Ariejan de Vroom – 5 November 2013
426 words in about 2 minutes

As the first employee of Kabisa, I’ve seen Kabisa grow from the small three-person start-up to the business we are today. And that business consists of men. Not mostly men, just men. All developers are men, no women. And that’s not a company policy.

Throughout all of my career as a software engineer I’ve never encountered many women. Even in college the number of female students was less that 1%. Understandably, it’s not easy for girls or women to find their way into a male dominated industry. Just take look at firefighters and the military. But there should be no obstacles preventing girls from pursuing a career in technology or software engineering.

I believe that everyone in our industry can and should make an effort to make everyone feel welcome and at home in our community. One part is making the community a place where women want to be. The other part is allowing girls to take that first step towards getting there as easy as possible.

Rails Girls

In 2010 Linda Liukas and Karri Saarinen organized Rails Girls in Helsinki, Finland. This event aimed to open up technology and make it more approachable for girls and women. Over a hundred girls showed up for that event and Rails Girls soon spread all over the world. Rails Girls has no central organization or committee, it’s organized by local girls (or guys, occasionally) for the sole purpose of lowering the barrier to the world of technology and web development.

Rails Girls is already gaining traction to The Netherlands as well. Last september there was Rails Girl The Hague, and the next event, Rails Girls Groningen, is scheduled to take place this weekend.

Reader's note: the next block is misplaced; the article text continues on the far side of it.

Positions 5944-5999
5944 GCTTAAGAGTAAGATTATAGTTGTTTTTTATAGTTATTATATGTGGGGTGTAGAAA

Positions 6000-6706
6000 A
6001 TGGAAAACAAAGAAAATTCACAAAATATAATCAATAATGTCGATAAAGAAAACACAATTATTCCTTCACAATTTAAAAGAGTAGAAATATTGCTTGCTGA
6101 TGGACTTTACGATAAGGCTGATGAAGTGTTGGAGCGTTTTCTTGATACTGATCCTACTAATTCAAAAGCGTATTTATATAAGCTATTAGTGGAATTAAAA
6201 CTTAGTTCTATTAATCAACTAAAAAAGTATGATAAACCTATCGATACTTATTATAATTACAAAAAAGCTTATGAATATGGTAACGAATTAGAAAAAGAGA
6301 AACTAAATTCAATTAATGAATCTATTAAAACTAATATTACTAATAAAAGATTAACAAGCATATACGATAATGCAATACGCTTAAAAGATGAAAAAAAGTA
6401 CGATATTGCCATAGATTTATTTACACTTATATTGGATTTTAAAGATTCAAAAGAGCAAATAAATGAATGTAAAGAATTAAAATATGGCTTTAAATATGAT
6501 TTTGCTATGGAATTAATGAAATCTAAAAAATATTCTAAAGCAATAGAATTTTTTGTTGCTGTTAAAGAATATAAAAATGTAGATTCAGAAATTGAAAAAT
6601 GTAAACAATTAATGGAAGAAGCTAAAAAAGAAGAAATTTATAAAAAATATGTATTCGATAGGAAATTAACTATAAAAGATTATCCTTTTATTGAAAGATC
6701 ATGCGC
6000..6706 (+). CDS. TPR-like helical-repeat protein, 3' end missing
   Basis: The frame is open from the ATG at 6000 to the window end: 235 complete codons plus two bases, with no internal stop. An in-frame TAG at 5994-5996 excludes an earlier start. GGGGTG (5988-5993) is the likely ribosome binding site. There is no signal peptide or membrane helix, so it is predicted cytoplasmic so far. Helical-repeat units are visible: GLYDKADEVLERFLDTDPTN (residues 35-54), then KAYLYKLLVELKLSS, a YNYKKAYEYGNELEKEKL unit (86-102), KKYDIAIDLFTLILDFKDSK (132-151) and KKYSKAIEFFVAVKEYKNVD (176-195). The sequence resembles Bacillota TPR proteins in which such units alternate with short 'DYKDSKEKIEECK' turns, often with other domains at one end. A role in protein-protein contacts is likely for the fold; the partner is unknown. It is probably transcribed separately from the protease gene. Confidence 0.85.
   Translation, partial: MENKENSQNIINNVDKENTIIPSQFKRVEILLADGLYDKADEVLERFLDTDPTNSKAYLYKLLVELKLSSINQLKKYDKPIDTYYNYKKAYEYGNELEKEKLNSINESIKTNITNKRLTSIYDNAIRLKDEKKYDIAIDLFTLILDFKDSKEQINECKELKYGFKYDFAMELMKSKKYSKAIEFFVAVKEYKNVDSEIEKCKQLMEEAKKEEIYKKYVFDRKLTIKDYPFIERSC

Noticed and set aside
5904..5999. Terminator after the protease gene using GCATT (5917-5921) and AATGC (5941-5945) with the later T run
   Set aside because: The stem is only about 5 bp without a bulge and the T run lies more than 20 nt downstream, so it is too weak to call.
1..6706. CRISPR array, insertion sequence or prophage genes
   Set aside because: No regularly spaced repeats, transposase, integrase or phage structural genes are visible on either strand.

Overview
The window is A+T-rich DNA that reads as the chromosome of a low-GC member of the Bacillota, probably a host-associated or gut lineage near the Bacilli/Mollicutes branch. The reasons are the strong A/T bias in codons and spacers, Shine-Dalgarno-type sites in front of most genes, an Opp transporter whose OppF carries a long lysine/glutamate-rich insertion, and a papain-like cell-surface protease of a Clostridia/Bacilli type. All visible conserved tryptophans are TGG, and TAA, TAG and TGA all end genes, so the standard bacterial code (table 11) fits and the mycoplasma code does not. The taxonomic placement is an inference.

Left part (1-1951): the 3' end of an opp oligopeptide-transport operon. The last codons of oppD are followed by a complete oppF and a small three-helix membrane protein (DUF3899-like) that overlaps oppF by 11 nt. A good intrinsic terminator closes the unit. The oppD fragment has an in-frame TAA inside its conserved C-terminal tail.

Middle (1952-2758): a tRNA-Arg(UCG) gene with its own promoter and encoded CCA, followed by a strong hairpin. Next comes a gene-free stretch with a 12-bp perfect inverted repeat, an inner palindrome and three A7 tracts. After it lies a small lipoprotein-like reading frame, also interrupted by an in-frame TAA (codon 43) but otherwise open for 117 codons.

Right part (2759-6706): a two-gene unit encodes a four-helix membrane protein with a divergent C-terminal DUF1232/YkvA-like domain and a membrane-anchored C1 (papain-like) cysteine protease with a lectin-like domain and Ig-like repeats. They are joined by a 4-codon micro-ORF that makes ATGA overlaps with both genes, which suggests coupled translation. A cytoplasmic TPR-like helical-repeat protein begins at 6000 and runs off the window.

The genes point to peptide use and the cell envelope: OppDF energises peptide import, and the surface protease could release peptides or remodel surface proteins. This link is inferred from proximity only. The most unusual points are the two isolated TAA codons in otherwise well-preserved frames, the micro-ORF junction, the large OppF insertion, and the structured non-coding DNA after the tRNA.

Kabisa wants to make software engineering accessible to everyone, regardless of gender, race or whatever. Kabisa is committed to sponsoring Rails Girls events in our region. As part of that commitment, Kabisa sends two coaches, @patrickbaselier and @ariejan, to Groningen to help get a group of girls find their way into technology and software development.

Kabisa is also in contact with Rails Girls Leiden (February 2014) and Rails Girls Eindhoven (January 2014) to discuss sponsoring and providing coaches.

If you are a girl and want to attend a Rails Girls event, check RailsGirls.com, or one of our coaches via Twitter.

Thinking about organizing a local Rails Girls event? Get in touch with us or one of our coaches to see how we can help.

Are you looking to connect with software craftsmen and craftswomen, why not come to The Guild, February 27th, 2014 in Eindhoven.

Ariejan de Vroom

Software Engineer • CodeRetreat Facilitator • Ruby, Go and C Programmer • Electronics Apprentice